39. ‘Arcadia’ by Iain Pears

Have you ever read a book that came so highly recommended it couldn’t possibly live up to the idea you had of it in your head? Yeh, that was Arcadia for me.

Arcadia is set across multiple times and in multiple worlds. It features a ballsy young female protagonist and a magic portal in a basement, a time-travelling scientist and a world based on stories. In essence, it has loads of elements that would usually draw me right in, but I’m afraid it didn’t. At all. I think the reasons for this are twofold.

arcadia iain pearsFirst, I got this book out of the library because it came so highly recommended on BookTube. The reviewer, like me, is an enormous fan of Philip Pullman’s His Dark Materials trilogy, and she said that Arcadia gave her the closest feeling she’s had to reading that trilogy for the first time. Obviously that’s a big recommendation to follow, and while I’m so pleased Pears’ novel did that for her, I’m afraid for me it simply couldn’t stand up to being compared to one of the greatest series of all time.

Second, Iain Pears was doing something quite experimental with this book, which I don’t think quite worked. If you are an iPhone user and you are interested in Arcadia, you can download an app which allows you to read the book in any order you like. Essentially, the novel has 10 major plot threads running through it; using the app you can jump between these threads as and when you want. Read the entirety of one before you read any others, if you like, or mix and match your way through. Pears has said that the physical book is just one way to read the story – a way which he put together. Unfortunately, I thought his ordering of the story often didn’t make sense, and for a book that deals with time travel anyway, trying to leap forwards and backwards within the main plot was simply too confusing and quite off-putting.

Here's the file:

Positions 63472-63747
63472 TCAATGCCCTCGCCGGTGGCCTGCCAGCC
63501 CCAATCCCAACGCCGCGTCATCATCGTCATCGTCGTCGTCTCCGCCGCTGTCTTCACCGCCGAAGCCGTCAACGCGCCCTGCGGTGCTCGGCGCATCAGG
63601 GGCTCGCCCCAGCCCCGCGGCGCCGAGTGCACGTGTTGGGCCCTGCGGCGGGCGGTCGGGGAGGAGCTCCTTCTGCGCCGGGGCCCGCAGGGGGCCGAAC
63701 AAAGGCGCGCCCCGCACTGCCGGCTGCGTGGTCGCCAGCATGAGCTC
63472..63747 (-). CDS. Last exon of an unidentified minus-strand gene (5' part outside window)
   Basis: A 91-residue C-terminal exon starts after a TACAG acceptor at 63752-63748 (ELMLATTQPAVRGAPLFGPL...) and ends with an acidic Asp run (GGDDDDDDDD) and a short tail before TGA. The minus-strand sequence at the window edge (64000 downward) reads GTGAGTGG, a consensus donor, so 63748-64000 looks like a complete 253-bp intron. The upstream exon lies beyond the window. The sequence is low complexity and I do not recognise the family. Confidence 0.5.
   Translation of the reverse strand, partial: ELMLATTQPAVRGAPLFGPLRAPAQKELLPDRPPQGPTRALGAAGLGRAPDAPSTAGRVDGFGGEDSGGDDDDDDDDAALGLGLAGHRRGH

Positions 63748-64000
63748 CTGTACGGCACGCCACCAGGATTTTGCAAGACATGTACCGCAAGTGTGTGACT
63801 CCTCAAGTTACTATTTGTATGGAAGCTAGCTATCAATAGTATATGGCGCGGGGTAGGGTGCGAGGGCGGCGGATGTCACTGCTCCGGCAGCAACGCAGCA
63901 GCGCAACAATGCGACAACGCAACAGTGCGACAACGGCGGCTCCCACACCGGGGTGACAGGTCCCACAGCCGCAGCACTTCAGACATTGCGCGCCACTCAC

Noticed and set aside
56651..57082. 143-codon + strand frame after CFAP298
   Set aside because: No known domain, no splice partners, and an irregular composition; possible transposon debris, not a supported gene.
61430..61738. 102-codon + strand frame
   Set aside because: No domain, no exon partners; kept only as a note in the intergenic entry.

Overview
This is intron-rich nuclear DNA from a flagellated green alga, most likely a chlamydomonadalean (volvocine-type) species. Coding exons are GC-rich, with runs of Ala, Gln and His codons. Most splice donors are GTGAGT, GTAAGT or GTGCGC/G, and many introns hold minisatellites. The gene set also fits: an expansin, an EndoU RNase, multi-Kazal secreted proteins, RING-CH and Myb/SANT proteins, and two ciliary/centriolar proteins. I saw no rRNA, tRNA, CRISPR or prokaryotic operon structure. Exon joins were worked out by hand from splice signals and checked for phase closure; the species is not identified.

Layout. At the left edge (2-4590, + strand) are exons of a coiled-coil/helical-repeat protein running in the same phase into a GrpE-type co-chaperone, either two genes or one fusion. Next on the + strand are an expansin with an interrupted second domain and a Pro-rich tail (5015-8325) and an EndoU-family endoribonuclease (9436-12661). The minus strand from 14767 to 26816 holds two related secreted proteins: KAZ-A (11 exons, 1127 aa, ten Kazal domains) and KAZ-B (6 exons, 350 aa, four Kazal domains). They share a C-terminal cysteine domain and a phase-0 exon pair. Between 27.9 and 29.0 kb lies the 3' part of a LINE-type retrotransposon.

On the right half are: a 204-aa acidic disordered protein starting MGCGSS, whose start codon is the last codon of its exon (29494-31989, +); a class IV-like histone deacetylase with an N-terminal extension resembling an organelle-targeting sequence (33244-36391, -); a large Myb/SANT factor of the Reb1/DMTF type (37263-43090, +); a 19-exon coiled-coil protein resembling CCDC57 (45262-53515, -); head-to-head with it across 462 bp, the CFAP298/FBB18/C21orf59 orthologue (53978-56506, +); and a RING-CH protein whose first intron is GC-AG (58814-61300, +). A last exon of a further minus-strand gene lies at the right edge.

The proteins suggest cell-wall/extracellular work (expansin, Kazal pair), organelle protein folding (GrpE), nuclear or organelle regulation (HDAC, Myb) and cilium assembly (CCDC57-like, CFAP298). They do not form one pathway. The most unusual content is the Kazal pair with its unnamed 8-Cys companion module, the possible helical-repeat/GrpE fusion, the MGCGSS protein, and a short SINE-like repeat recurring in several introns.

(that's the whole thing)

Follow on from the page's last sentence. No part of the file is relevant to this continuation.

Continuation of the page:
Still, let’s give a plot summary a go. Henry Lytten, an Oxford Fellow, wants to write a fantasy world to rival the worlds created by his peers, CS Lewis and JRR Tolkien. He wants to create a world that could really work, complete with political and economic and social systems that all function organically together. Thus he creates Anterworld. In a distant future, scientist Angela Meerson, whilst trying to create a portal to alternative universes, makes a time travel device and travels to Henry Lytten’s time. One day, Rosie, the girl who comes over to feed Henry’s cat, steps through the device left in Henry’s basement by Angela, and thus the adventure truly begins.

OK, that’s a pretty confusing premise, but it was handled quite well at the beginning and I was willing to go with it. However, as the story went on I thought there were simply too many threads to follow. What’s more, each of the threads tries to handle a different major theme, and sometimes even a different genre, so there’s fantasy, romance, crime thriller, sci-fi … it’s just all a bit much and also quite messy. Because Pears is trying to do so much, some fairly important aspects of the storytelling go astray: the point of view can shift confusingly, the exposition can be too long and obvious, character motivations can feel a little off and the relationships between characters can be rushed and, therefore, not very believable. In many ways I thought Arcadia read a bit like a first draft.

I’m not trying to fault Pears’ ambition. I think he’s taken on a mammoth task with this novel and produced something that is, in places, quite entertaining. However, I just think it’s too full of faults to really work well, and it certainly cannot be compared to the mythic grandeur of His Dark Materials.

“You’ve been writing that book of yours for years, and now it’s fed up waiting and is trying to finish itself.”

Have you read this book or are you planning to? I’d love to know your thoughts!

Want to read this? You can buy the book and the app here.

What do you think?

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